Thursday, May 1, 2014

Recipes from Japan

To lots of Americans, Japanese cuisine = sushi.

I've made loads of sushi, and I've eaten even more of it. I adore sushi. But damn it, I just couldn't do it for this entry. It's too familiar. And too Americanized.

Guess what, they don't have Califronia rolls in Japan. Before you go laughing at my stupidity, don't worry, I did already know that. The California Roll was invented in Los Angeles to appeal primarily to Americans who are scared to eat raw fish. In fact inside-out rolls of any kind are an American invention, too. So is the dragon roll, the rainbow roll and those deep-fried sushi rolls. As it turns out, very little of what you see in an American sushi restaurant precisely matches the sort of thing you'll find in Japan.

So I had to go in a completely different direction for this meal. Now, I did have a sort of distant acquaintance I could have asked for recipes, a guy my husband knows who grew up in Japan. But I got the feeling he wasn't the sort of guy who could tell me a whole lot about the food, so I asked that old friend of mine instead: the internet. Yawn.

First I'm sure you'll want to hear me ramble on and on about Japan, because you've probably never heard of it, haw haw.

 Tokyo, Japan. Photo by Tokyoform.

Japan is a archipelago in the Pacific Ocean. There are 6,852 islands in the archipelago, but just four of them comprise 97% of Japan's total land area. 126 million people live in Japan, which makes it the 10th most populated nation on earth. Tokyo and its surrounding prefectures make up the world's largest metropolitan area.

Japan also has the world's third largest economy by nominal GDP, the world's fifth largest military budget and the world's third lowest rate of infant mortality. Comparatively speaking, it's a good place to live. Plus, there's sushi. Though not the Americanized version.

But I forewent the sushi this time, and it wasn't just because it wouldn't be the sushi I know and love, but also because sushi is damned time consuming to make, and I wasn't doing time consuming this week. So instead I found this dream website: Japan Food Addict, which promised recipes that are "easy to make." That sounded like exactly what I needed.

So I chose the following three recipes, all of them from that website.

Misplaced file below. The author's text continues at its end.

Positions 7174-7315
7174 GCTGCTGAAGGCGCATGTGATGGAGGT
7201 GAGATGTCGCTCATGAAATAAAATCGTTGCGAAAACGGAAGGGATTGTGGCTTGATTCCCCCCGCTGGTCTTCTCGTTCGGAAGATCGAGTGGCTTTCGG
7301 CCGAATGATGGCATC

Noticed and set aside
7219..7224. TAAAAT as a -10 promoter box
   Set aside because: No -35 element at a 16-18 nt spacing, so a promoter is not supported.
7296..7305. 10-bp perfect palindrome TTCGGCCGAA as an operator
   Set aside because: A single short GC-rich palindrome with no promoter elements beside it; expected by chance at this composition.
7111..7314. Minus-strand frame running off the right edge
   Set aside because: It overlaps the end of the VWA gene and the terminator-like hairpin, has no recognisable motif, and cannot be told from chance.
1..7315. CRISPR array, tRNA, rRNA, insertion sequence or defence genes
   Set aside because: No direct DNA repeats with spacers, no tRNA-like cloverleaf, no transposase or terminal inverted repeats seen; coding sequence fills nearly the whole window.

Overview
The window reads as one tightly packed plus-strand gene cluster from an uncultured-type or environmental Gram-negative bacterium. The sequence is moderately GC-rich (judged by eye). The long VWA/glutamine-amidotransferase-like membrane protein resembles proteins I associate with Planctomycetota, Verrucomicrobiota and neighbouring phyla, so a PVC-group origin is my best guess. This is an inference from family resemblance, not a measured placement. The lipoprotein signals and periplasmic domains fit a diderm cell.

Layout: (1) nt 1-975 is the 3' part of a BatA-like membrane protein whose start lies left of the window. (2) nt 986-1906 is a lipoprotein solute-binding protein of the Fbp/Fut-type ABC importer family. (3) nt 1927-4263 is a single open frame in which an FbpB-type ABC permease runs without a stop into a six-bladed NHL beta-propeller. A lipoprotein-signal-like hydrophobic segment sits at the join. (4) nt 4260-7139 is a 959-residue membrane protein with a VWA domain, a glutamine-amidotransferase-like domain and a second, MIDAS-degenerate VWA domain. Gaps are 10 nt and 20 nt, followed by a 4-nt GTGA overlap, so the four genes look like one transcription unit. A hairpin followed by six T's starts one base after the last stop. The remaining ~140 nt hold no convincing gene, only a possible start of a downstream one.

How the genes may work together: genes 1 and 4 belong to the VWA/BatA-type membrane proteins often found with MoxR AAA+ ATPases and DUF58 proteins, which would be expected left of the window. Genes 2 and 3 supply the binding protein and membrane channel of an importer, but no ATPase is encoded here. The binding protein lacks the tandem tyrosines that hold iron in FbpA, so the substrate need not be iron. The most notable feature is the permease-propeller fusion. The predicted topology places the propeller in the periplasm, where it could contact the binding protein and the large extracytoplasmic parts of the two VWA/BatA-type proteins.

Chicken Karaage

Now I confess to having eaten this before, many, many times in fact. I love chicken Karaage and I used to get it as an appetizer every time I went to my favorite sushi restaurant, Kikusushi in Cupertino, California. If you ever go there, also get the niku tataki, which is to die for, and I never use that expression because I mostly hate using expressions, but seriously, it's to die for. Anyway, I had to make the chicken karaage. Here's the recipe:
  • 3/4 lb chicken, cut into 1 1/2″ pieces
  • 1 1/2 tbsp ground ginger
  • 1 green onion, chopped)
  • 1 clove garlic, pressed
  • 2 tbsp soy sauce
  • 2 tbsp sake
  • 1/2 tbsp chicken bullion powder
  • 2 tbsp katakuriko (potato starch)
And this:

  • Two packages of yakisoba noodles
  • 2 1/2 oz pork, sliced
  • 12 shrimp, peeled
  • 1/2 medium onion, sliced
  • 1 1/2 cup cabbage, chopped
  • 1 clove garlic, chopped
  • 2 tbsp oyster sauce
  • 2 tbsp soy sauce
  • 1 tsp salt
  • 1 tsp sugar
  • 1/2 tsp sesame oil
  • dash of pepper

Ingen no Gomaae
  • 3/4 lb green beans, trimmed and cut into 3-inch pieces
  • 1 tbsp sugar
  • 1 tbsp soy sauce
  • 1 tsp sesame seeds
  • 2 tbsp ground sesame seeds
First the beans:

Boil the prepared beans for five minutes. Drain and set aside. Meanwhile, mix the sugar with the soy sauce and ground sesame.

Transfer the beans to a wok or frying pan and pour the sauce over. Sprinkle with whole sesame seeds and serve.

Do the yakisoba next. You don't want this to sit around because the noodles really aren't very nice once they start to cool down.

First you'll need to cook the noodles according to the package directions. Meanwhile, mix all the spices together in a small bowl and boil the onion and cabbage for four minutes. Drain and set aside.

Sauté the garlic in the oil over medium heat, for one minute or until fragrant. Now add the sliced pork, shrimp, onion and cabbage. Sauté for about five minutes, or until the shrimp and pork are cooked through. Now add the noodles and sauté for about three minutes, enough time to firm them up a bit. Dump in the spices, stir and serve.

Make the karaage last because deep fried stuff is tastiest right out of the oil. Here's how:

Mix everything but the potato starch together to make a marinade. Pour over chicken and let sit in the fridge for a half hour.

Now take the chicken out of the marinade (you can toss the marinade). Put the potato starch in a bowl and roll each chicken piece around in it until completely coated. Heat some cooking oil until bubbles rise around the non-stirring end of a wooden spoon, then drop the chicken pieces in, taking care not to let them stick to each other. Fry until golden (note: it's always wise to check the internal temperature--165 is safe to eat).

Drain on paper towels and serve at once.

It doesn't look that lovely, but trust me it's good.

So I am happy to report that this chicken Karaage tasted exactly like the Karaage I remember from Kikusushi. Yay! Another one for my permanent recipe book. I loved the noodles and beans too, so overall I was quite pleased with this meal.

My kids could have cared less, but I'm sure that doesn't surprise you.

Martin, on the other hand, is getting grumpier and grumpier in his old age. He came home late from work, reheated his food and then incredulously went, "That was a blog meal? I thought it was something you made up." Which, you know, I'm really not sure how I feel about. I'm actually not that awesome at making recipes up. But whatever. I thought it was good.

Next week: Java and Madura, Indonesia


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